Article Text

Using prospective clinical surveillance to identify adverse events in hospital
  1. Alan J Forster1,2,3,4,
  2. Jim R Worthington1,
  3. Steven Hawken3,4,
  4. Michael Bourke5,
  5. Fraser Rubens5,
  6. Kaveh Shojania1,2,3,6,
  7. Carl van Walraven1,2,3,4
  1. 1The Ottawa Hospital, Ottawa, Canada
  2. 2Department of Medicine, University of Ottawa, Ottawa, Canada
  3. 3Clinical Epidemiology Program, Ottawa Hospital Research Institute, Ottawa, Canada
  4. 4Institute for Clinical Evaluative Sciences, Ottawa, Canada
  5. 5University of Ottawa Heart Institute, Ottawa, Canada
  6. 6Department of Medicine, Sunnybrook Health Sciences Centre and University of Toronto Centre for Patient Safety, Toronto, Canada
  1. Correspondence to Dr Alan J Forster, Ottawa Hospital, Civic Campus, 1053 Carling Avenue, Administrative Services Building 1, Ottawa, ON K1Y 4E9, Canada; aforster{at}


Background To improve patient safety, organisations must systematically measure avoidable harms. Clinical surveillance—consisting of prospective case finding and peer review—could improve identification of adverse events (AEs), preventable AEs and potential AEs. The authors sought to describe and compare findings of clinical surveillance on four clinical services in an academic hospital.

Methods Clinical surveillance was performed by a nurse observer who monitored patients for prespecified clinical events and collected standard information about each event. A multidisciplinary, peer-review committee rated causation for each event. Events were subsequently classified in terms of severity and type.

Results The authors monitored 1406 patients during their admission to four hospital services: Cardiac Surgery Intensive Care (n=226), Intensive Care (n=211), General Internal Medicine (n=453) and Obstetrics (n=516). The authors detected 245 AEs during 9300 patient days of observation (2.6 AEs per 100 patient days). 88 AEs (33%) were preventable. The proportion of patients experiencing at least one AE, preventable AE or potential AE was 13.7%, 6.1% and 5.3%, respectively. AE risk varied between services, ranging from 1.4% of Obstetrics to 11% of Internal Medicine and Intensive Care patients experiencing at least one preventable AE. The proportion of patients experiencing AEs resulting in permanent disability or death varied between services: ranging from 0.2% on Obstetrics to 4.9% on Cardiac Surgery Intensive Care. No services shared the most frequent AE type.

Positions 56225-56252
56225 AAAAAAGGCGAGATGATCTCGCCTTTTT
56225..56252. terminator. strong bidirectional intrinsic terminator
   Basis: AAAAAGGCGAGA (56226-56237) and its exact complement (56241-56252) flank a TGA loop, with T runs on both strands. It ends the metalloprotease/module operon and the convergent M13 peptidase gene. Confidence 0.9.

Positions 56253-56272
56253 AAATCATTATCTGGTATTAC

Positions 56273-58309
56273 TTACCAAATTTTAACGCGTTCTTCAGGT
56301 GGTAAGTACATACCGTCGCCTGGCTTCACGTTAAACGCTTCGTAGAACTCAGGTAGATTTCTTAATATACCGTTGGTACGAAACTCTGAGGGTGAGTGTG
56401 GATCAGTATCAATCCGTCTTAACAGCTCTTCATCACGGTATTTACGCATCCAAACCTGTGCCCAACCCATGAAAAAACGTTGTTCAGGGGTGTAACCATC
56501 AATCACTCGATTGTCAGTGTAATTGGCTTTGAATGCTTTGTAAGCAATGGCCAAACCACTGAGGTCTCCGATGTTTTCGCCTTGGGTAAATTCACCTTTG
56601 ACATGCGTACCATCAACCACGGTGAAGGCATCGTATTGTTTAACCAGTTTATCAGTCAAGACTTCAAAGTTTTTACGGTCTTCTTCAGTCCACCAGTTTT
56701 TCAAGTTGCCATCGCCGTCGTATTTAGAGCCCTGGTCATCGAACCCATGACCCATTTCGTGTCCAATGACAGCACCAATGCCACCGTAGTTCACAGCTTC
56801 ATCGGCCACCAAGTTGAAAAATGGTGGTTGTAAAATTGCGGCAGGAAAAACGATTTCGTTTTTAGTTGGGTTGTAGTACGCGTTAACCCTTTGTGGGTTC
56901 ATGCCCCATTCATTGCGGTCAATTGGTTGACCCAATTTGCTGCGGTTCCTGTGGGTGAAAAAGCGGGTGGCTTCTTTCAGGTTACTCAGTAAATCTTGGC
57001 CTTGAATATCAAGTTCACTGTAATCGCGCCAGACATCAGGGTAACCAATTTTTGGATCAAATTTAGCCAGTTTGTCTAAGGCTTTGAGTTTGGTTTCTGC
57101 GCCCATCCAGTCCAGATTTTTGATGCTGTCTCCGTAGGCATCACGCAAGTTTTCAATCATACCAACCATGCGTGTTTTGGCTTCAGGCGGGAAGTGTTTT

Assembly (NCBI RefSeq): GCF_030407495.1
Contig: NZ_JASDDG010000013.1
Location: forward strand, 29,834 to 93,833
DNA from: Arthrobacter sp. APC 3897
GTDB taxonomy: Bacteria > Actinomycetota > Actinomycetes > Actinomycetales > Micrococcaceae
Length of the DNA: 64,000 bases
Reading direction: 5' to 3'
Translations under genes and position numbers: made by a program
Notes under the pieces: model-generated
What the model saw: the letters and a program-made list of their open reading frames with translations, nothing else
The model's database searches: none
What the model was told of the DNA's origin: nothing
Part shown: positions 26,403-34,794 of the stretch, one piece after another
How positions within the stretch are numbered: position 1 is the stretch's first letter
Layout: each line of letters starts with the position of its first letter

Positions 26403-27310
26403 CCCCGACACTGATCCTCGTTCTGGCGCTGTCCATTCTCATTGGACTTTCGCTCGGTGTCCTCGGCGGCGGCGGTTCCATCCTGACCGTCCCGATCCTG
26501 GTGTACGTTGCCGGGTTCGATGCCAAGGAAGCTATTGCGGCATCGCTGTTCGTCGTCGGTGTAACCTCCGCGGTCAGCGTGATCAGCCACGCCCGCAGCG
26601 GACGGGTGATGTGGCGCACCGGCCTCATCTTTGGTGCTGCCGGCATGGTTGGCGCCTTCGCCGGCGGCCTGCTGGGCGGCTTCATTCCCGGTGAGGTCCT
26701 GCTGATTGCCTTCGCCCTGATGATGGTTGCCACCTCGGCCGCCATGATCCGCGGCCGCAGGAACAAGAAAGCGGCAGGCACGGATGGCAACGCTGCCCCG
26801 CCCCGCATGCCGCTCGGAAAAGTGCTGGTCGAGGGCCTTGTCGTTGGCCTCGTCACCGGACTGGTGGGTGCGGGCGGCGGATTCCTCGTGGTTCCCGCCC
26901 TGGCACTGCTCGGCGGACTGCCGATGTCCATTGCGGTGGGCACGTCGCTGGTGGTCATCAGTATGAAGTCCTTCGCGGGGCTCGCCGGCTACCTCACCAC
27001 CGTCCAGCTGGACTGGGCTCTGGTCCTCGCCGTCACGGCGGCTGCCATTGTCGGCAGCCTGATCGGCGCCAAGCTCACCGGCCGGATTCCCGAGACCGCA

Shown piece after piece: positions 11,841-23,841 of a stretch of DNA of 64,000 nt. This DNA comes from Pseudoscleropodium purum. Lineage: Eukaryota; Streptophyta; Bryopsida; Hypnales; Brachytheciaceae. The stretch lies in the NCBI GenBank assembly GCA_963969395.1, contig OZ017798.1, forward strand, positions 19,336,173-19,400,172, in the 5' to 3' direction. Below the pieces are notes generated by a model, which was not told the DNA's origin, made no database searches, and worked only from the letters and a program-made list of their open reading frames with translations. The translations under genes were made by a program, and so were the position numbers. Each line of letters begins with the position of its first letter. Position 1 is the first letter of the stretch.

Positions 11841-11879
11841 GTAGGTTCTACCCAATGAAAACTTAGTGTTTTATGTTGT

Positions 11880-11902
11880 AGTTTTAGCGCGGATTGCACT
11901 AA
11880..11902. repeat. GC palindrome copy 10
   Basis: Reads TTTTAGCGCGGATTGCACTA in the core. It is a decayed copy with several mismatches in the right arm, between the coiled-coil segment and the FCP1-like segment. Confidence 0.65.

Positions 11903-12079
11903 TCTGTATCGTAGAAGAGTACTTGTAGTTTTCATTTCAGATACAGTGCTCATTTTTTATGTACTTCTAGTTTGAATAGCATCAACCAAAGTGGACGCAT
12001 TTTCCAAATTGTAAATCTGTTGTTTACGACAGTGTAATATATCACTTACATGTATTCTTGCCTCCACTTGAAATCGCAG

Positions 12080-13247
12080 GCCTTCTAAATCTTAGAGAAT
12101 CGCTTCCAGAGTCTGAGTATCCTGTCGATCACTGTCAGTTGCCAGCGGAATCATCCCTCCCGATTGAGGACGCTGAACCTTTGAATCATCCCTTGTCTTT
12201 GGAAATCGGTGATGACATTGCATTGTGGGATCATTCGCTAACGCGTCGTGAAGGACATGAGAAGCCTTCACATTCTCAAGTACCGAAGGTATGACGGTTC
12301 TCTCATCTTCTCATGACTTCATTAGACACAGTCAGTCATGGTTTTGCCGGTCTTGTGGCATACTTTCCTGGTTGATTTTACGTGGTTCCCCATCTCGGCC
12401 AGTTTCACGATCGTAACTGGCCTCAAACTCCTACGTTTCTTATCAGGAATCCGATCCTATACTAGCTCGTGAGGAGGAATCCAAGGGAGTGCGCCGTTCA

Conclusions Using clinical surveillance, the authors identified a high risk of AE and significant variation in AE risks and subtypes between services. These findings suggest that institutions will need to evaluate service-specific safety problems to set priorities and design improvement strategies.

  • Medical errors
  • adverse events
  • prospective surveillance
  • patient safety
  • near miss

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  • Funding This research received financial support from the Canadian Patient Safety Institute, the Canadian Institute for Health Research, the Healthcare Insurance Reciprocal of Canada, the University of Ottawa Heart Institute and the Ottawa Hospital Centre for Patient Safety.

  • Competing interests None.

  • Ethics approval Ethics approval was provided by the Ottawa Hospital Research Ethics Board.

  • Provenance and peer review Not commissioned; externally peer reviewed.

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